The story starts in 1906 when fourteen-year-old Mateo travels from Cuba to Panama to work on the construction of the Panama Canal. There he meets herb girl Anita, fellow worker Henry and Augusto, an older geologist, cartographer and artis
...more
Amanda (abookishinvasion)
Jan 27, 2017 rated it really liked it
Actual Rating: 4.5
I HAVE NO WORDS.
None.
At least none that will make any sort of sense.
Here are my feelings.

I've read very few books written in verse (WHY!?) and I've realized how much I love it. I love the way characters can be truly brought to life through poetry. The way it can be read with a flow that prose lacks. Being able to read this in verse brought a certain excitement and fun to this book. It took me to a place I've never been and shown me things I've never seen and did it with flawles
...more
Marianne
Mar 21, 2014 rated it it was amazing
Devoured it and loved it. You can read my review and suggestions for using Silver People in the classroom here: http://criticalchildrenslit.blogspot....
Brenda Kahn
Spare poems convey stark and disturbing imagery as the story unfolds from the points of view of three teenagers and an adult, as well as the animals and trees. Important and powerful.
Matthew Harris
Oct 15, 2017 rated it it was amazing
This book was very interesting and uses servers Literary techniques that really help tell the story of the “Silver People”. HIGHLY RECOMMEND!
Tammi
Jul 05, 2017 rated it really liked it
A verse novel chock full of exploitation, racism and more. Highly recommend.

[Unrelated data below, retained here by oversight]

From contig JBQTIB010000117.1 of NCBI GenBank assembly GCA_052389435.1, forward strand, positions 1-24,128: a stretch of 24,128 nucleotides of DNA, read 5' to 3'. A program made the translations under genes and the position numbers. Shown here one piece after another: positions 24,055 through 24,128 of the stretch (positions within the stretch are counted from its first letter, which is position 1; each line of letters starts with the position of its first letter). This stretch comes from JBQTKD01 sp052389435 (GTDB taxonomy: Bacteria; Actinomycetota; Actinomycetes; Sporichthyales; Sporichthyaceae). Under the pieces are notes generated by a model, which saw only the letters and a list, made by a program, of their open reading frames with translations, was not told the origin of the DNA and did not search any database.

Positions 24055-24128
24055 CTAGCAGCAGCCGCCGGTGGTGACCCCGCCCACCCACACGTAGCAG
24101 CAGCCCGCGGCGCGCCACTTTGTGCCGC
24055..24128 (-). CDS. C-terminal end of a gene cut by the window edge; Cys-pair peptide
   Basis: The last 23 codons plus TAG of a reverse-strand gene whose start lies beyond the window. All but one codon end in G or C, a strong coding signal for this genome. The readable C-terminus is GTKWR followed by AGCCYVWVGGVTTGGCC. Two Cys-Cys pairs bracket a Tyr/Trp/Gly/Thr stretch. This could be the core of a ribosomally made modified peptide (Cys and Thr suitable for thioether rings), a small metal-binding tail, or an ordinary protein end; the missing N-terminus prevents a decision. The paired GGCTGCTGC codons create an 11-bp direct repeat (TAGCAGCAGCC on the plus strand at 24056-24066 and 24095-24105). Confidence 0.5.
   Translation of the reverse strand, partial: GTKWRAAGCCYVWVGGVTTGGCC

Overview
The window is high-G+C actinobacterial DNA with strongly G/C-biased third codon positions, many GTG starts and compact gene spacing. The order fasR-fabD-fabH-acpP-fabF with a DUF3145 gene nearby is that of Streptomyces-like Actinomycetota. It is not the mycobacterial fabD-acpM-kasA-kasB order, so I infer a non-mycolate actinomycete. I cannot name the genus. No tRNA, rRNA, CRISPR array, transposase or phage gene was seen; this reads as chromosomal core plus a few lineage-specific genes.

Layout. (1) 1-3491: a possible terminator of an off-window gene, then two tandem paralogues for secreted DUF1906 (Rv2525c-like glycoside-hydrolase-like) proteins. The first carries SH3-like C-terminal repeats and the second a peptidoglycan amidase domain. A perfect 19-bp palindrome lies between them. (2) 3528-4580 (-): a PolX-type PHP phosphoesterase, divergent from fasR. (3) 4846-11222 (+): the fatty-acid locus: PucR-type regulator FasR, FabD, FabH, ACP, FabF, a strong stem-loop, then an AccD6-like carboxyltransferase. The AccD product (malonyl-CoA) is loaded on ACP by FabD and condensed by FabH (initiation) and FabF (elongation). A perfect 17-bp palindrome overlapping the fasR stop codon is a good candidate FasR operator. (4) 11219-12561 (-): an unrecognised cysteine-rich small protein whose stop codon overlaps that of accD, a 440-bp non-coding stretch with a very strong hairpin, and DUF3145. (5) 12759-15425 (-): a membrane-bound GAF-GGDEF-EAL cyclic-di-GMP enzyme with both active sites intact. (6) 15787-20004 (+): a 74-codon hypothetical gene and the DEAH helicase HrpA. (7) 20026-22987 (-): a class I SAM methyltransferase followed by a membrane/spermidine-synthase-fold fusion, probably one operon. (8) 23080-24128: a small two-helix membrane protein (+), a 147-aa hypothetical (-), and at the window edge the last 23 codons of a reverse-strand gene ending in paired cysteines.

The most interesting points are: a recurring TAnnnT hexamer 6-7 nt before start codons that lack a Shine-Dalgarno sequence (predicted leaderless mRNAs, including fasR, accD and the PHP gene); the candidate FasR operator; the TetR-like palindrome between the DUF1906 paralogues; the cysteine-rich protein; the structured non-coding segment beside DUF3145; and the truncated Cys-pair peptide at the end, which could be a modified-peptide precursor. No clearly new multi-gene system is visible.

Ogechukwu
Oct 16, 2017 rated it really liked it
I am not a big fan of poems, but I really enjoyed this book. I especially liked the parts told in the pers0ective of the different animals in the rainforest.
Joanna Marple
Jan 11, 2014 rated it it was amazing
Synopsis:

SILVER PEOPLE looks at the creation of the Panama Canal, completed in 1914, and in particular at the fictitious lives of Mateo, a young Cuban laborer, and his friends. The setting is factual. The story is narrated in verse from multiple points of view, including historical figures such as George Goethals, Jackson Smith and Theodore Roosevelt. Engle states that ‘poems in the voices of historical figures are based on their own documented statements’. Mateo flees to Panama away from an abu
...more
Ed
Nov 30, 2013 added it
Engle, M. (2014). Silver people: Voices from the Panama Canal. Boston: Houghton Mifflin. 260 pp. ISBN: 978-0-544-10941-4. (Hardcover); $17.99.

Poetry by itself is hard enough. Verse novels that explore history and remain poetry are few and far between. Don’t let the fact that these novels read quickly fool you into thinking that they are any less rigorous than a novel dealing with the same history.

In Silver People, we take a look at the creation of the Panama Canal. Silver people are the darker
...more
Sinead (Huntress of Diverse Books)
Silver People is a verse novel about the building of the Panama Canal. I was intrigued in this book, as I thought it was an interesting writing style choice and I’m also up for verse novels.

This book is #ownvoices for Cuban representation.

Check out my book blog for more book reviews and other bookish posts!

__

I was very surprised and excited at the beginning, when I realised that the perspectives were not all human perspectives, but some of them were nature perspectives. For example, the howler m
...more
Sharon Marchingo
Jun 29, 2014 rated it really liked it  ·  review of another edition
Silver People is a clever verse novel that reminds me why I love reading. This book transports the reader back 100 years to the building of the Panama Canal, a major engineering feat that connected the Atlantic and Pacific oceans. The project was driven by American President, Theodore Roosevelt and vastly improved shipping between the continents, however, there was a darker side to this story and this is what beautifully written book reveals. The story is told principally through the voice of tw ...more